Social Media

Internet marketing means we have more communication tools than ever before. And, what’s more, the speed at which they are being introduced – and at which the public are lapping them up – doesn’t seem to be slowing down.

Social Media Marketing FrameworkHere is a 5 step framework for your Social Media Marketing strategy to help you to review which digital marketing techniques work for you, and create a plan which is right for your organisation, your budget and your audiences.

What are your objectives for using Digital Media?

Are you looking to:

  • acquire more visitors to your website?
  • convert visitors into customers?
  • engage more fully with your clients?
  • improve the retention and loyalty of your customers?

Step 1: Planning

I have to confess, I like to do the planning bit after the next steps, but all the text books say planning has to come first…

  • Who will be responsible?
  • Who needs to be kept informed?
  • How is social media being used in your sector?
  • What are you competitors doing with social media marketing?
  • What are your SMART objectives?
  • How will you report against these objectives?

Step 2: Listening

  • What terms will help you to identify relevant conversations in the social media marketing space.
  • Try monitoring your digital footprint
  • Who are the leaders of the pack, setting the agenda?
  • At what points in a customer journey do people connect?
  • How are you able to monitor these conversations?

Step 3:  Conversing

  • Who are you speaking to?  Journalists? Customers? Intermediaries?
  • Which social media platforms do they use?
  • Who is the “real” person who will be the voice of your SM?
  • Create a content / editorial schedule
  • What good stuff (“link bait”) will you have your site?

Step 4: Responding

  • How will you handle responding?
  • Public vs private responding
  • Do you have a Social Media policy?

Step 5: Measuring Your Success

  • Money is a key measure:  Sales
  • Reverb: Fans, Followers, Friends
  • Engagement: Videos viewed, programmes downloaded
  • Quality vs Quantity
  • Return on Investment
  • Google Analytics Social Media Filter & Goals

4 responses to “Social Media Marketing Strategy Framework”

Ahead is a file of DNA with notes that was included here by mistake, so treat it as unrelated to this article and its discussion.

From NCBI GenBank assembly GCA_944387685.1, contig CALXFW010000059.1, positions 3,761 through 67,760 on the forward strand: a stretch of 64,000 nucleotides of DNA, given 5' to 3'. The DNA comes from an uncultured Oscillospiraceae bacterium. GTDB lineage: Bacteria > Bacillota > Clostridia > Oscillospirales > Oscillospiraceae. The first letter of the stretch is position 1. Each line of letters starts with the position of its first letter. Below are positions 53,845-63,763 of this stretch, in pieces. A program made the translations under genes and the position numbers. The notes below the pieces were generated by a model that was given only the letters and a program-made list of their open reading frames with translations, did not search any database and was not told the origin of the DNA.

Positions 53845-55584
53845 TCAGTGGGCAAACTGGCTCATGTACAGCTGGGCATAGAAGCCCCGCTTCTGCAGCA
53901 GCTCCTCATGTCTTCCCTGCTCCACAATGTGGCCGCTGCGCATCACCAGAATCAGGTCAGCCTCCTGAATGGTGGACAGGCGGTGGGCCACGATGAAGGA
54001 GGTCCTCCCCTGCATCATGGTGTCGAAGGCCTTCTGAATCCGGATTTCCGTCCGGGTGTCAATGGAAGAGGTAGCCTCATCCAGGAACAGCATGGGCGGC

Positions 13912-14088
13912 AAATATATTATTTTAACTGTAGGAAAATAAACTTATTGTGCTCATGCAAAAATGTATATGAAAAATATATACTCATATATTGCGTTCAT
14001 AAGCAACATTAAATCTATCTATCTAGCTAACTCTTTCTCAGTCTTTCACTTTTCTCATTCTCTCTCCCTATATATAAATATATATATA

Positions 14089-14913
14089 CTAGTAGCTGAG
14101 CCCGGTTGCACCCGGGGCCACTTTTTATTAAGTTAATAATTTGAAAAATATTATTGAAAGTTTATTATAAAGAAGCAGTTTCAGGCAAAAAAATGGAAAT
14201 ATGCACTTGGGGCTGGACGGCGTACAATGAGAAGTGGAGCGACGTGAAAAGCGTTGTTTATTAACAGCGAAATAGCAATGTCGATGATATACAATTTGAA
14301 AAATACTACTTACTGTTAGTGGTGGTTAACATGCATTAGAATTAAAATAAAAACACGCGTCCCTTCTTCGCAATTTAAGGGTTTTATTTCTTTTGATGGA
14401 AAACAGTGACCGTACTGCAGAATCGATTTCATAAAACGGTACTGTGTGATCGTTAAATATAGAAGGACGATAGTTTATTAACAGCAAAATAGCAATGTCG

1. Sebastian says:

    SMART objectives? Wossat?

  2. Susan Hallam says:

    Sorry about the SMART jargon. SMART is an acronym for:
    Specific
    Measurable
    Achievable
    Realistic
    Timebound

  3. Hi Susan

    I attended a Data Protection course recently that stated a new European law is coming into force next year concerning the use of Cookies and ensuring websites using cookies to track customers on their sites must highlight to users that “this is a cookie site” and gives them the option to enable/disable cookies, which could signal the end for tracking people’s movements on your site. People unclear about cookies would simply log off in my opinion.

    What was unclear was how the law was to be implemented, whether it would be on the home page of a site or on each and every page, which would surely affect anyone’s decision to keep using such sites.

    If this law is coming, which the trainer assured me it was and she has doubled checked this with a leading Data Protection QC in London, this will surely affect any measuring process we put into place. I would be really interested in hearing your views.

  4. Your presentation last Thursday [Business Link Conference on Businesses Online] was excellent and inspiring. I’ve now reopened my Twitter account [after a 24 hour trial period last year – at the end of which I was convinced it was of little use] and begun connecting it to various sites I run / contribute / have designed. I think it will be of use to my clients and so I would agree that this is a useful tool.

    I was interested to hear that you recommend Facebook for most companies [I think you actually said “all companies”] but I m struggling to find relevance for my manufacturing based clients such as http://www.greenbarnes.co.uk or even http://www.torse.co.uk who, to be honest, would agree with me when I would describe any companies mentioned on Facebook as either fads, fashionable [eg the footware company mentioned] or simply not that serious. My question would be – how could a manufacturing company like Greenbarnes [or other imaginary industrial company] use Facebook?

    Thanks for the inspiration so far.

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